I was never very good at school when it came to art, I made my art teacher laugh every time I produced a what I thought was a masterpiece, at break time I could hear the roars of laughter from the staff as my hard-work was handed around, the shame of it all, it wasn’t my fault that drawing a straight line or painting within the lines, having more felt tip ink on my hands and face than on the A4 sheet of drawing paper. But I was inspired to carry on and on and on and on, even though my felt tip covered face went to my house and the art teacher went home to change her underwear because of the constant laughter.
I don’t think I ever got a picture or a painting displayed on the classroom wall, my effort was hidden under the pile of newspapers that are used to protect the table from 22 kids paint brushes. Do you know even though I was 10 year old, couldn’t keep a straight painted line or colour between the lines there was one painting that kept me transfixed when as a class or a school I was in the hall, it was a print of a man all dressed up and with a great moustache, his eyes followed me around the room, he was there when I was in assembly singing hymns and of course couldn’t close his eyes during prays, he was there watching me eating my lunch at the long dinner room tables, watching down as we passed our plates down the length of the table eight skinny pupils on one side, eight on the other and at least 12 of these long tables and benches, he watched as all these children passed through.
He watched me in my pants and vest with my black plimsolls on walking on up turned benches, swinging on ropes, jumping over the horse and climbing up the wall bars. Who was this man in the painting, have you guessed yet? Here are a few other clues it was painted in 1624 and he looks like he had won the Netherlands lottery, if they had one in 1600’s well it Frans Hals Laughing Cavalier:-
In this exuberant half-length portrait, a young man poses, arm rakishly akimbo, against a plain grey background. The painting is inscribed with the date (1624) and the sitter’s age (26). The work is unique in Hals’s male portraiture for the rich colour that is largely imparted by the sitter’s flamboyant costume: a doublet embroidered with fanciful motifs in white, gold and red thread, with a gilded rapier pommel visible at the crook of his elbow.
This painting I think was the nearest thing I had to a male role model, I wanted to be this man, with his fine clothes and that wonderful up turned moustache and his rapier, the sword of his choice, the sword of a gentleman. This portrait hung as you may have guessed in the school hall of Barcroft St Junior School which like many great buildings which educated generation of children has been closed, sold off and turned into flats. When I first heard that the school had closed I immediately thought about the man that watched those generations of children pass through the hall of lunches, exercise and pray, even punishment when someone spoke or laughed during assembly. I still occasionally wonder who he was, was he a gentleman or a paid model for Hals to paint? We know that the model was 26 as it is marked on the painting. Neither the identity of the sitter nor the function of the portrait has yet been firmly established. The dazzling costume may offer some important clues, however. The motifs embroidered on the sitter’s doublet have been identified in emblem books of the time and were symbolic of the pleasures and pains of love; they include arrows, flaming cornucopia and lovers’ knots. As allusions to gallantry and courtship, they may indicate that the work was painted as a betrothal portrait , although no companion piece has been identified. It has also been suggested that the motifs (particularly the caduceus, the attribute of the Roman god Mercury) allude to an occupation in commerce and Pieter Biesboer has recently proposed that the sitter is Tieleman Roosterman, a wealthy Harlem textile merchant. But we may never know, but it will always hang in the hall Barcroft Junior School in my memory and maybe other.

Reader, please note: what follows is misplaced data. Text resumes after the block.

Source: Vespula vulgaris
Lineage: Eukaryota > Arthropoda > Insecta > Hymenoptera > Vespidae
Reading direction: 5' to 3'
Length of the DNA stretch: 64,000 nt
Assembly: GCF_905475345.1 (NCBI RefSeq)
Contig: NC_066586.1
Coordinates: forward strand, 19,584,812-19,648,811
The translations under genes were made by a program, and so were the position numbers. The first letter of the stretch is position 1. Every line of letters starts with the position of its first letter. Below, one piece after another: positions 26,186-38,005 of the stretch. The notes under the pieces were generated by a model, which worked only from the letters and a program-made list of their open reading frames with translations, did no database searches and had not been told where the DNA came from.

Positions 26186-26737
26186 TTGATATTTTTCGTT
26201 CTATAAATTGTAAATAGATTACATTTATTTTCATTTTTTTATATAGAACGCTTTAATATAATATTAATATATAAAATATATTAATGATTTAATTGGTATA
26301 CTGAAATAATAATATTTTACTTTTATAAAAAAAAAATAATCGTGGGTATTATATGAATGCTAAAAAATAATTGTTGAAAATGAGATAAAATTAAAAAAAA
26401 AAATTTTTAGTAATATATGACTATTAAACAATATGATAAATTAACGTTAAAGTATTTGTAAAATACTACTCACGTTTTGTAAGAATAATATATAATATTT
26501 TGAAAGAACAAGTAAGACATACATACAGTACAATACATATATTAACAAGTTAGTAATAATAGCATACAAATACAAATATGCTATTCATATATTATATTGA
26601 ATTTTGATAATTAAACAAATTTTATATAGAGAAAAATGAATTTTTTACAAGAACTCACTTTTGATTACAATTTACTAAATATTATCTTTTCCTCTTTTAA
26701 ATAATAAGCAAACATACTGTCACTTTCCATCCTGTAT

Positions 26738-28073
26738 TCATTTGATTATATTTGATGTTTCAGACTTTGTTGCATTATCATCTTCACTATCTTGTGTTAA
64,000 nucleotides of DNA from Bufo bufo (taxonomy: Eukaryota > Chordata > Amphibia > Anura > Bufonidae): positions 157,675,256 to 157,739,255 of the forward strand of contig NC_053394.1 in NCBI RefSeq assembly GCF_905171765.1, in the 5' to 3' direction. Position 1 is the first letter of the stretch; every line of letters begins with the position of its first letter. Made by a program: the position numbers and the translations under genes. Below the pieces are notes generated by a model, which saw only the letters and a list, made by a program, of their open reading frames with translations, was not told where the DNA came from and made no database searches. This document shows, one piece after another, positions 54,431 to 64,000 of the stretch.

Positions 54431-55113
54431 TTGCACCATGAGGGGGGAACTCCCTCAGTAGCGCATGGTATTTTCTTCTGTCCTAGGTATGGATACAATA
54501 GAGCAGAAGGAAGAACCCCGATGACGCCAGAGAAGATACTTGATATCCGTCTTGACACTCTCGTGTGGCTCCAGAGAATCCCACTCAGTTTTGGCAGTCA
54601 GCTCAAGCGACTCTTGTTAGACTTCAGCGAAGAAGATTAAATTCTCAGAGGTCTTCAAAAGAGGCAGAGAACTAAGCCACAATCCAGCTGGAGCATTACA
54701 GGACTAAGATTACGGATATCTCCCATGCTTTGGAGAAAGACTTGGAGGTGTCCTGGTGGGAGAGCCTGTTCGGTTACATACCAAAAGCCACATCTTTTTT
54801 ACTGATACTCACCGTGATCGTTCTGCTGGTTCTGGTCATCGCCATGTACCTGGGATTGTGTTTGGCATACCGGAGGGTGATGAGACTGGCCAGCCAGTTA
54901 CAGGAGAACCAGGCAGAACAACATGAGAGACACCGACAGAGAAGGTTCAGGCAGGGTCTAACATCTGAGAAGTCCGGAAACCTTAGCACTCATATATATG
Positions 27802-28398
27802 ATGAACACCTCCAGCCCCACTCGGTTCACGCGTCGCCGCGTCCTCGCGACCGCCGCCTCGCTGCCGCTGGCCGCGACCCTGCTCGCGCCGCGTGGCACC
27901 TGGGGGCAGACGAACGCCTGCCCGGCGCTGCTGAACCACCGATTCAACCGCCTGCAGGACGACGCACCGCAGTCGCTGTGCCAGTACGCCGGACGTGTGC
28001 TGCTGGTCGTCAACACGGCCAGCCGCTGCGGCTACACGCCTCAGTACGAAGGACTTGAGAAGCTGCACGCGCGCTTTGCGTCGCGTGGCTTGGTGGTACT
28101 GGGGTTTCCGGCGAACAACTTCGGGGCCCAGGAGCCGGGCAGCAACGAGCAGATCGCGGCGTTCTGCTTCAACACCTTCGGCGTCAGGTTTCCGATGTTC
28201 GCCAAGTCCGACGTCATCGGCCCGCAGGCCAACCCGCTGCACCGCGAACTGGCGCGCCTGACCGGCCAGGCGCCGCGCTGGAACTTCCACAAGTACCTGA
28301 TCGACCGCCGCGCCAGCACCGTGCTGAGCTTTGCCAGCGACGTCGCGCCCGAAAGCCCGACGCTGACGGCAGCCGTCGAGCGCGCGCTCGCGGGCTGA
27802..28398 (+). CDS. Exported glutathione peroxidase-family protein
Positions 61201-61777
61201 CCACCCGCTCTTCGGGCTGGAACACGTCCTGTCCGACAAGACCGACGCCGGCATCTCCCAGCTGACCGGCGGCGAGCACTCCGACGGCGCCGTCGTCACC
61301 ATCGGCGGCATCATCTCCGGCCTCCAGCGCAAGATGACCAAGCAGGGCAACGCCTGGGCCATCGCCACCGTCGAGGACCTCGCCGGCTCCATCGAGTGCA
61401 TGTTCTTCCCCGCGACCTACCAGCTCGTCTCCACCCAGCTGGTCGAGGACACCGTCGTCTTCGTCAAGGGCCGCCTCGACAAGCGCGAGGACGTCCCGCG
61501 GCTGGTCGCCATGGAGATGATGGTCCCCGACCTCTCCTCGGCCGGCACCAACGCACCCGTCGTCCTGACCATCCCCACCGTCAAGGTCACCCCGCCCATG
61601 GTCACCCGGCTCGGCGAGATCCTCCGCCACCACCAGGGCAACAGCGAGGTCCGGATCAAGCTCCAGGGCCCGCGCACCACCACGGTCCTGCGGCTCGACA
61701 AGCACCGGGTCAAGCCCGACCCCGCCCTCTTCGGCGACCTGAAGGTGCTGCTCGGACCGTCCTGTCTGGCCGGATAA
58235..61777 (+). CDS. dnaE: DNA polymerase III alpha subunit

Since leaving the walls of Barcroft St school I have become a little better at art, in fact I became a freelance photographer and have been lucky enough to sell a few bits but have enjoyed all the years of capturing a whole range of subjects, some great, some not so great and some down right terrible but I have enjoyed every second of it.
I have even tried my hand at painting which many have go in the bin including brushes, paints the lot but months later I have gone out and purchased all again and left dejected and empty but I am getting there, I won’t produce a masterpiece or even a unmasterpiece but I have done one thing I am pleased about is a Celtic Knot painting I did a few weeks ago, I practised so much and wishing I had a camera instead a brush in my hand!! but here it is my first full finished painting of a Celtic Knot….
More to come…..